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Triptet's music is hard to categorize within one particular genre. The Seattle based group's second release, Figures in the Carpet, is a unique cross between the hypnotic ambience of synth-pop and avant-garde jazz's complex and dissonant harmonies. Elegiac and mystical motifs and free-flowing spontaneity endow the album with a thematic unity.
The deconstructed lullaby "Surfactants," for example, opens with wistful chimes over waves of robotic drone and other sonic effects. French hornist Greg Campbell, with his vibrato-filled sound, joins saxophonist Michael Monhart's unfettered soprano in an angst-filled duet that fuses into swirls of an otherworldly din.
A dramatic and expressionistic sensibility runs throughout this thought-provoking record The melancholic dialogue between Monhart and Campbell expands over guitarist Tom Baker's electric, Zen strums on "Palimpsest." Enveloped in percussion's rustling wind, Baker and Campbell exchange haunting vamps. Monhart's forlorn tenor chant glides over thundering drums and Baker's twangy strings.
Perhaps the most cinematic of all the pieces is "Tuning the Blue City." With Its mixture of heavy thuds of deeply resonant drums and swells of electronic modulations it could easily serve as a film soundtrack, albeit one directed by David Lynch. This darkly hued fantasy features galloping rhythms through deserted urban soundscapes filled only by the ominous jangle and moan of automated machinery.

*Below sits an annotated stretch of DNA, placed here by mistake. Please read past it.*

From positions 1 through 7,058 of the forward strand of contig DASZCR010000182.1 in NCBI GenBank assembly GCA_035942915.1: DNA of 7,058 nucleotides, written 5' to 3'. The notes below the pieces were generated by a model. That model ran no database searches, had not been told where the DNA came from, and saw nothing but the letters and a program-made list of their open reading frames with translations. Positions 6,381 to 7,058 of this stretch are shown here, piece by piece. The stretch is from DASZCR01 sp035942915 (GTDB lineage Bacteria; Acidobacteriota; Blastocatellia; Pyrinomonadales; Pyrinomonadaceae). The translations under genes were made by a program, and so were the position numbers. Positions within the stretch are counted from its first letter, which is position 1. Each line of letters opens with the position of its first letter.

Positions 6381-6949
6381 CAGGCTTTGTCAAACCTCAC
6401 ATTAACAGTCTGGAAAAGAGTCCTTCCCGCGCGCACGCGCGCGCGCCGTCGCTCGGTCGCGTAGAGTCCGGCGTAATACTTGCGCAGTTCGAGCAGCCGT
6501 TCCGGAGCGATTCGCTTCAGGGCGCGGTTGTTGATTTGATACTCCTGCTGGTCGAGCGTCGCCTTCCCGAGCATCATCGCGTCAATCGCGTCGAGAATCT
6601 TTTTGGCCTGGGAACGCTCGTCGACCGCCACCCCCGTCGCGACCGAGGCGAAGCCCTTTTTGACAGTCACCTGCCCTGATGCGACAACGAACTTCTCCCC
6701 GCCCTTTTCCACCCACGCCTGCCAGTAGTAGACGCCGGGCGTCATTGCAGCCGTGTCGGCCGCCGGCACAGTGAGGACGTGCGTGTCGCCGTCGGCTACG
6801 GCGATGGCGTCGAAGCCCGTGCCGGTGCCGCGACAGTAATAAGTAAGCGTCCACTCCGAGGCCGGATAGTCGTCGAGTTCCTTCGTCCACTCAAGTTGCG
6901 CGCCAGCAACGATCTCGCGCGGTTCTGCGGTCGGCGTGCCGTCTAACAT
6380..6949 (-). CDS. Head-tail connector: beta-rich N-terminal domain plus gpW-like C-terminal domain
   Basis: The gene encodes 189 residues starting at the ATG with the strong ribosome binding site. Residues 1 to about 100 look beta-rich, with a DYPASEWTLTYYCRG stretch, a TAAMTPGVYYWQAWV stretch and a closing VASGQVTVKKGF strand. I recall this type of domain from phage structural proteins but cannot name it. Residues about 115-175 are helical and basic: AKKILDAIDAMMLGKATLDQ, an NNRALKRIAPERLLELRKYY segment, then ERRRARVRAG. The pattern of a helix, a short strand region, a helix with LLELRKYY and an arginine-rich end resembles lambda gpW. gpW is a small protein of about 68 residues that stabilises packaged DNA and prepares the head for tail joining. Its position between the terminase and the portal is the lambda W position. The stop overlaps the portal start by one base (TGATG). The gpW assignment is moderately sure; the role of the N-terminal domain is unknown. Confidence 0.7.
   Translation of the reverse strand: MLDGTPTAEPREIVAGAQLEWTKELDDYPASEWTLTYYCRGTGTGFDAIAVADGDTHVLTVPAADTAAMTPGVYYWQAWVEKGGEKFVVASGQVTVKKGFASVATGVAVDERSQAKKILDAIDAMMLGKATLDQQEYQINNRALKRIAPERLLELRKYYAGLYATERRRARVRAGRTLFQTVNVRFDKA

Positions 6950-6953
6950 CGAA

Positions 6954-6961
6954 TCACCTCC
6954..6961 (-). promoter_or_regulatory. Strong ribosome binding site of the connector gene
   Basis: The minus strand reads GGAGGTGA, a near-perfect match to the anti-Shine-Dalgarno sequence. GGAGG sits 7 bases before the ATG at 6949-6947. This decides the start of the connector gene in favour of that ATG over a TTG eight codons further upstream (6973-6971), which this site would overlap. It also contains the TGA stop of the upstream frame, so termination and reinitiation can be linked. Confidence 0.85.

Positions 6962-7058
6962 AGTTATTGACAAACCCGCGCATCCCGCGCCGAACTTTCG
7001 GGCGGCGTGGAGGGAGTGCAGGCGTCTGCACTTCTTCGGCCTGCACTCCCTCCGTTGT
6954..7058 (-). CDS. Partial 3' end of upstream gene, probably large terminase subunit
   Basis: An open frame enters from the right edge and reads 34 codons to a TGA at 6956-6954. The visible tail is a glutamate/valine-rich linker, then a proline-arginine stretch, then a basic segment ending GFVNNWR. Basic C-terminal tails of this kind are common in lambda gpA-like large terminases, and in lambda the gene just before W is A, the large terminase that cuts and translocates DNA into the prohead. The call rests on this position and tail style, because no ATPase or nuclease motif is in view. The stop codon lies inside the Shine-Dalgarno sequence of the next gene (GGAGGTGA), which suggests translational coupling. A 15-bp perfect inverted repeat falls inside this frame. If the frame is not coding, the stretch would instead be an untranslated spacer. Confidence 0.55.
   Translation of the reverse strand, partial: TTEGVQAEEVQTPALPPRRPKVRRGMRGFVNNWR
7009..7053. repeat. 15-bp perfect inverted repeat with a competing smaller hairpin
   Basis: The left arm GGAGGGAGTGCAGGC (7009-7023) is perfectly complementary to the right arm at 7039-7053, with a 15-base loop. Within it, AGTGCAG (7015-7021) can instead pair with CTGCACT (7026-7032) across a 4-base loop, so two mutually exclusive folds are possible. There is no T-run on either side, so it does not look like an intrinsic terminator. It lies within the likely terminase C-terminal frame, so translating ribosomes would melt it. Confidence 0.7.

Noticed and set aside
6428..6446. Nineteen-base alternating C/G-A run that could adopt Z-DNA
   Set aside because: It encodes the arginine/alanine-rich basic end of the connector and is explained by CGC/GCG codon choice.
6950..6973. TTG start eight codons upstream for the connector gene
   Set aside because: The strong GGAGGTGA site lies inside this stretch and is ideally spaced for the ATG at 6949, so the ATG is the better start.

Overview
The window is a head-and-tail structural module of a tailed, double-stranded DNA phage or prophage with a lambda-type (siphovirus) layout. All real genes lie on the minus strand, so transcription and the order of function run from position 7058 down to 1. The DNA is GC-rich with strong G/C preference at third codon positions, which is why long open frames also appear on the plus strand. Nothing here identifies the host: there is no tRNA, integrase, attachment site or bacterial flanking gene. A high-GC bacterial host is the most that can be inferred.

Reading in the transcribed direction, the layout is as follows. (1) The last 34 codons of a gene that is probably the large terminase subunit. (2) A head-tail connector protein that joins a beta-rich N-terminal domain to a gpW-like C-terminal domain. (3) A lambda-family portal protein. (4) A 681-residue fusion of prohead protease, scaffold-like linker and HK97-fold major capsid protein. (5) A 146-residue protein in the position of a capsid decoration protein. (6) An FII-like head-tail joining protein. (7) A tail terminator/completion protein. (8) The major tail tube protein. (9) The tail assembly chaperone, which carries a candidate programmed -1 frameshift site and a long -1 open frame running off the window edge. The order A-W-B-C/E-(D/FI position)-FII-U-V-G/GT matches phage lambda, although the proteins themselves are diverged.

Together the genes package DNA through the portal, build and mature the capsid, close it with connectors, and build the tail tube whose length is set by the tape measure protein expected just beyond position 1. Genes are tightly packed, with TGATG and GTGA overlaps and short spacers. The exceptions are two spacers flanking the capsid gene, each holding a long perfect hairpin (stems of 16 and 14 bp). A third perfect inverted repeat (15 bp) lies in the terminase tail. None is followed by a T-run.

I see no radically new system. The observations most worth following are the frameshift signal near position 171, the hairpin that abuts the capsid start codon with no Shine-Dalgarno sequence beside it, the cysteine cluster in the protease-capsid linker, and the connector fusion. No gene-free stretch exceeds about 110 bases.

The album is much more than just atmospheric accoutrement. The ambient reverberations serve as a background to intricate improvisations. Campbell's mellow horn flows out of the murky tonal storm of the title track, eloquently punctuating his band mates' refrains. Monhart's edgy and energetic tenor solo emerges out of the rumble of "External Rhyme," while Baker's assertive guitar leads a charged extemporization out of the roar of "The Myth of the Ordinary Man." The tune, characterized by percussive African sensibilities, closes with a delightful and stimulating cacophony, reminiscent of some of Art Ensemble Of Chicago's work.
This intriguing disc by an intelligently creative trio is clearly not for mainstream consumption. Its mixture of abstract intellectualism and visceral emotionality is, however, immensely rewarding for those more open-minded.
Track Listing: External Rhyme; Gates of Glass; Figure in the Carpet; Palimpsest; Rain Tractor; Ode to the
Nightwatchman; Under Land; Tuning the Blue City; The Myth of an Ordinary Man; Surfactants.
Personnel: Michael Monhart: saxophone, electronics; Tom Baker: fretless guitar, theremin, electronics;
Greg Campbell: drums, junk percussion, French horn.
Jazz is a creative explosion of individual freedom and communication.
I was first exposed to jazz when I was a kid. My father had a music store.
The best live performance I ever attended was Kenny Garrett in Harlem, New York.
The first jazz record I bought was Saxophone Colossus by Sonny Rollins.
My advice to new listeners is keep listening!